Consulting or Accounting


#1

I’m a second year University economics student and I just wanted to get opinions really on what people think is better - accounting or consulting? Both sound interesting, but competitive. Is accounting generally easier to get in to than consulting? Which is better paid after 5/10 years?

Thank you for you help in advance!


#2

Consulting is definately better than accounting, hands down. It is also more work, more competitive and more money. Consultants advice businesses on strategy issues, to help them make more money. Accountants advise on accounting issues.

Really to be getting into consulting you will need a first class degree and show a strong commitment to wanting to work in consulting (it is VERY competitive). Accounting is much easier to get into (relatively speaking), and you would be OK with a 2.1.

With both there will always be long hours involved. However, accounting’s hours are seasonal (typically January - March for auditors) whereas for consulting it is project based, and typically this is all year round.

Consulting is much more interesting work than accounting and given the choice (again) that’s what I’d do.


#3

Accounting is a great career if you manage to secure a place at one of the top 4.

A key advantage to accountancy is that there is a great deal of attention that PwC, Deloitte, EY or KPMG will pay to training and offering opportunities to develop your career. These firms offer a broad range of financial services to business which include a great deal of advisory work on how the company can run itself more efficiently to improve profit. The firms will train you up in the first 3 years and you have a great deal of say in what direction you want your career to go in and what work interests you the most.

In contrast training at investment banks, consultancy or legal firms tends to be much more dog eat dog with there being a reputation for these firms to abuse their staff whilst offering large financial renumeration.

Perhaps the best thing about having a career in accountancy is that the pay is more than enough not to have to worry about money, so long as you hold off on that ferrari for a few years, and the hours are reasonable enough for you to have enough time to remember what life is all about. Typically in Audit the hours are 9 - 5.30 but can be longer when visiting clients or in a busy period. In tax the hours are a steady 9-5.30

Another plus to working in accounting is that over a 3 year period you gain the ACA qualification. At the end of this all options are open again. From moving into a managerial position at the firm you are in, to making a career change into consultancy, banking or law (assuming your prepared to do the qualifications)

It is very competitative to get into the top 4 with approximately 10 applications for every place available.

The pay at the top 4 is 26,000 in london 20,000 outside. This pay more than doubles over a 5 year period going upto 250,000 - 2.5m if you make it to partner (which normally takes about 12 - 15 years)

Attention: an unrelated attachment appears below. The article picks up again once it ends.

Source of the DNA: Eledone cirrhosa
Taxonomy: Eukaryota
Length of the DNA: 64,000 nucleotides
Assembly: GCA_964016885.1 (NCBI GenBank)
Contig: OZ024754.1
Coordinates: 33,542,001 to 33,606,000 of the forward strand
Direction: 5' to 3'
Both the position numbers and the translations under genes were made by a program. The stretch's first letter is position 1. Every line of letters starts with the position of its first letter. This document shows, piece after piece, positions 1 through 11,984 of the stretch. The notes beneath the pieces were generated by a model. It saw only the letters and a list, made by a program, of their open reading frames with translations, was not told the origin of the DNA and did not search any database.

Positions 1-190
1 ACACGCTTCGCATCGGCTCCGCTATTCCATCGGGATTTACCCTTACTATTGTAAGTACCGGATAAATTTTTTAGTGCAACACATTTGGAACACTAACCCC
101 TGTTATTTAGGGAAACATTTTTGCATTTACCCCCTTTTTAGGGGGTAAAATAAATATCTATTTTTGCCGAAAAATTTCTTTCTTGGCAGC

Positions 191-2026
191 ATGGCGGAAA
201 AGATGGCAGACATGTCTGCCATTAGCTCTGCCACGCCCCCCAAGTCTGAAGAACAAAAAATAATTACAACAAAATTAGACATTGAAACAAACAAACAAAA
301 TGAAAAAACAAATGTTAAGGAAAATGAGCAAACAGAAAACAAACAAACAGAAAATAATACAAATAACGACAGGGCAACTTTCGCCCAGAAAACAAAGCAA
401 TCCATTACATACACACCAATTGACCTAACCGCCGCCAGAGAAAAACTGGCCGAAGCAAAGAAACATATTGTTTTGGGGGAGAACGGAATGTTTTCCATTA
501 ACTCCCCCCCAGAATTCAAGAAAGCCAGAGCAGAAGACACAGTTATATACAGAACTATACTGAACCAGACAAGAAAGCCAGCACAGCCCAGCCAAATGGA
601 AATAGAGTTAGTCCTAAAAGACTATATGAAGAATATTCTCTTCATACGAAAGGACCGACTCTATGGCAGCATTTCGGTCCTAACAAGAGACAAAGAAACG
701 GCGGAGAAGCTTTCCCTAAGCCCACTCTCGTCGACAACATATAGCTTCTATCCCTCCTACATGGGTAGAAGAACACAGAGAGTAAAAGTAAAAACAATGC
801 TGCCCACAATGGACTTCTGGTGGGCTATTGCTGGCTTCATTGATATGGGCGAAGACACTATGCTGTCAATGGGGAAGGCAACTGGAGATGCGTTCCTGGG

Consultancy on the other hand is often seen as more exciting career choice. The benefits to consultancy are its shortcommings for me. If you work for a big consultancy firm such as accenture or IBM then you will be working away from home during the week coming home at weekends. This is good if you enjoy travel and staying in hotels but makes a home life difficult and can become lonely. The nature of the job doesnt change as you get older with your salary and position increasing you will still be flying to Mumbai, Dallas etc working on a project traveling to the client to offer them your consultancy skills.

The pay is better than accountancy which probably explains why it is harder to get into than accountancy.


#4

Hey Martys that was a great post, thank you! …I liked the sound of travelling around the world and working for a consulting firm but thinking about it again I can see that spending time in hotel rooms with no friends around could get pretty lonely. I’ve heard some pretty average reports about Accenture compared to firms such as IBM and Deloitte. I consider my CV and experience to be pretty good, perhaps even good enough to get a job at a top firm. In your opinion, where would you recommend for consulting? I am interested in working for foreign firms, as well as those in the UK.

The Worm.


#5

Accenture and IBM are the two biggest consulting firms giving you the opportunity to work on projects nationwide and abroad, they tend to take on the most graduates and pay the most. A career at either would be an opportunity not to be turned down if you want to work in consulting.

Having said that Deloitte, Cap Gemini, McKinsey & Co etc all offer fantastic careers. The best way to decide which one to choose is to apply widely and as you go through the application process you will have the opportunity to speak to people within those firms and visit their offices to get a feel for what they are like. Then if you are left in the fortunate position to be sitting on more than one offer you will have acquired as much information as possible to make an informed choice.


#6

IBM & Accenture are techology consultants - for implementation of IT systems and so on. Tends to be a fair bit of travel as IT systems are global.

The rest (Bain, McKinsey etc) are strategic consultants or management consultants. Much more money that technology consulting but longer hours. Also much more competitive to get into. Arguably more interesting work, and the real opportunity to become a board member on a company one day.